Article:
war, and in 1991 to the war in the Persian Gulf. Because of
its participation in the broader struggles of the left in
the U.S., CISPES reaped the twin rewards of membership
growth, and relations of respect from the larger progressive
     Three major factors contributed to the success of
CISPES as a solidarity organization. The primary one was
that CISPES based its program on the needs of the people of
El Salvador, not on the priorities of political struggles
here in the U.S. There was consultation with Salvadorans and
direction taken from them but CISPES still remained an
independent U.S. organization. Secondly, CISPES developed
its programs by first making a thorough and careful analysis
of the situation in El Salvador, Central America and the
U.S., then formulating specific objectives and a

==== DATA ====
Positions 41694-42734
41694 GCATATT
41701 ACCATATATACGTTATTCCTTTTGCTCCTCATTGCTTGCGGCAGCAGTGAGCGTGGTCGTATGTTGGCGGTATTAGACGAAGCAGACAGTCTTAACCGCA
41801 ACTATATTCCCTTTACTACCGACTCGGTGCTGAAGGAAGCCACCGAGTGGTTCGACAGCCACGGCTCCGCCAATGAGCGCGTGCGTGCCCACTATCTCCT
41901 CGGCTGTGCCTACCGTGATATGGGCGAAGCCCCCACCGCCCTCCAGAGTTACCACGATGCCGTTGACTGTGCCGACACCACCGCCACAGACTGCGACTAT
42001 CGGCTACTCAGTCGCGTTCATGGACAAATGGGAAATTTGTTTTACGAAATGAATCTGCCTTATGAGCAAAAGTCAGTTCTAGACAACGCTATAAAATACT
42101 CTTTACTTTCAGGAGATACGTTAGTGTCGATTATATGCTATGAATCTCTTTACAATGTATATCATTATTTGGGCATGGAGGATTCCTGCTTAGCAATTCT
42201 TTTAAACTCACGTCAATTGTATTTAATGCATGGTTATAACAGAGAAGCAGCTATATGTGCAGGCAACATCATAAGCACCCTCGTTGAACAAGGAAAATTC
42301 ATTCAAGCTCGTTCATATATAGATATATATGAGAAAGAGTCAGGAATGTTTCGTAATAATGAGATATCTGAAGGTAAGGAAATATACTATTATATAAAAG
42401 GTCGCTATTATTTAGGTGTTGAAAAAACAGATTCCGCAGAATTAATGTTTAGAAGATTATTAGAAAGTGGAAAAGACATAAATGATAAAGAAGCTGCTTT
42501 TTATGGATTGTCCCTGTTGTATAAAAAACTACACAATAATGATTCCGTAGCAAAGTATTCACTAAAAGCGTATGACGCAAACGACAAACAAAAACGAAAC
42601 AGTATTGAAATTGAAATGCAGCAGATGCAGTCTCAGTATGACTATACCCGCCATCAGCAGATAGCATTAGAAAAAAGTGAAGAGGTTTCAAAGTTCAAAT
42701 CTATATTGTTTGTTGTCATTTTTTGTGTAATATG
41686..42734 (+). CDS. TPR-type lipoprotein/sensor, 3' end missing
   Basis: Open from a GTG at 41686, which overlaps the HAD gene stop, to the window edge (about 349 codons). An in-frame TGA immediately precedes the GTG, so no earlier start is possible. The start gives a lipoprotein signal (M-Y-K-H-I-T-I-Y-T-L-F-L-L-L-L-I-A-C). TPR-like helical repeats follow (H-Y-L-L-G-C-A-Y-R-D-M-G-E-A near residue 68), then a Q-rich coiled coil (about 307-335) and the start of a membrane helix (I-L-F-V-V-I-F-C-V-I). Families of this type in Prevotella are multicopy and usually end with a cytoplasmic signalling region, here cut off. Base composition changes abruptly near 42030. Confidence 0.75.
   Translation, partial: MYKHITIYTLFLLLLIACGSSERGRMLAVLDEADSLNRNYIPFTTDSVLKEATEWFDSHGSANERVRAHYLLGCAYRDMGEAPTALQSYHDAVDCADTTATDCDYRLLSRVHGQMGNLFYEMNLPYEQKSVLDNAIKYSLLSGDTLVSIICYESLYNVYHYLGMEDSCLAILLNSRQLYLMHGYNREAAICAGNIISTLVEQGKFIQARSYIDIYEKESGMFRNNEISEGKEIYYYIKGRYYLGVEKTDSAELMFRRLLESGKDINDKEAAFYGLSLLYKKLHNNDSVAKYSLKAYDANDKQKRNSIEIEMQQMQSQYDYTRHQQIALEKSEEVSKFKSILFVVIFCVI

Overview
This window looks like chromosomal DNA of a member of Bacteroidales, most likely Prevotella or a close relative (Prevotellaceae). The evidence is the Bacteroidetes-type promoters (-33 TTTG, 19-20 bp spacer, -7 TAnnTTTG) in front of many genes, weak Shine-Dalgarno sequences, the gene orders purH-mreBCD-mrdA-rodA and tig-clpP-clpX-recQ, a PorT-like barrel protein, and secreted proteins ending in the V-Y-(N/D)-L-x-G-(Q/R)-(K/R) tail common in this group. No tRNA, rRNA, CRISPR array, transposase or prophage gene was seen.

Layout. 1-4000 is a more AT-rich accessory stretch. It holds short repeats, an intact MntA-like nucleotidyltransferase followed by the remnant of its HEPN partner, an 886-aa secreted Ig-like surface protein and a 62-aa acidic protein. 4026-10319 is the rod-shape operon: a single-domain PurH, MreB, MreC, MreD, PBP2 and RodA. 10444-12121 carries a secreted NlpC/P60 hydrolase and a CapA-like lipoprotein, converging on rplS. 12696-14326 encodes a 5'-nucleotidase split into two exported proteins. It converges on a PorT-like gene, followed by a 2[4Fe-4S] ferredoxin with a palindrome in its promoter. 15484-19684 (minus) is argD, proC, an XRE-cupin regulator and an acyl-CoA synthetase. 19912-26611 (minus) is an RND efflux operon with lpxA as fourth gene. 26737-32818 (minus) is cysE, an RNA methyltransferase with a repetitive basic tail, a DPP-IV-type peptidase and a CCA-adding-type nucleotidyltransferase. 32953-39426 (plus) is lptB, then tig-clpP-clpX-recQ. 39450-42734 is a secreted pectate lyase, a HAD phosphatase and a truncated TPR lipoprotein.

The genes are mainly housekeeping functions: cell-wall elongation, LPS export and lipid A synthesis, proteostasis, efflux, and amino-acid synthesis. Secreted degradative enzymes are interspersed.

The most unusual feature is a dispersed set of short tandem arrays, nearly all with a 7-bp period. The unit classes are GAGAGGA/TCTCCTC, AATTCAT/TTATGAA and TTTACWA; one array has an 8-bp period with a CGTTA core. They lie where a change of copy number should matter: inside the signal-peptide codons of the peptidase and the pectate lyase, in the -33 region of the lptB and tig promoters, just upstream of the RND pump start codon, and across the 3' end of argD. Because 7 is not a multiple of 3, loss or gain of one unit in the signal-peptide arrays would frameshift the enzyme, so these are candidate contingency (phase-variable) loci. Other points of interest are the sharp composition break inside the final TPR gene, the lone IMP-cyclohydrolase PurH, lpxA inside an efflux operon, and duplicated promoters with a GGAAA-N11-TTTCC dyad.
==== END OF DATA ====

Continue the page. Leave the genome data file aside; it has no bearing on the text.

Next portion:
comprehensive political strategy. The kind of program that
would eventually be adopted flowed directly out of those
objectives, strategies and analyses.
     The third factor in CISPES' success was the use of an
active, systematic and rigorous methodology of outreach.
That methodology was based on the idea that people do things
because they are asked to do them. In practice that meant
thousands of phone calls, and person-to-person recruiting.
CISPES chapters, in other words, didn't just wait for people
to come to them, but actively went out and organized people
in their own communities.
     CISPES' ability to respond so quickly to dramatic turns
of event was in part due to a decentralized structure of
grassroots activists organized into hundreds of chapters
around the country. This structure, combined with national
and regional "administrative committees," allowed for
considerable flexibility in the development of tactics and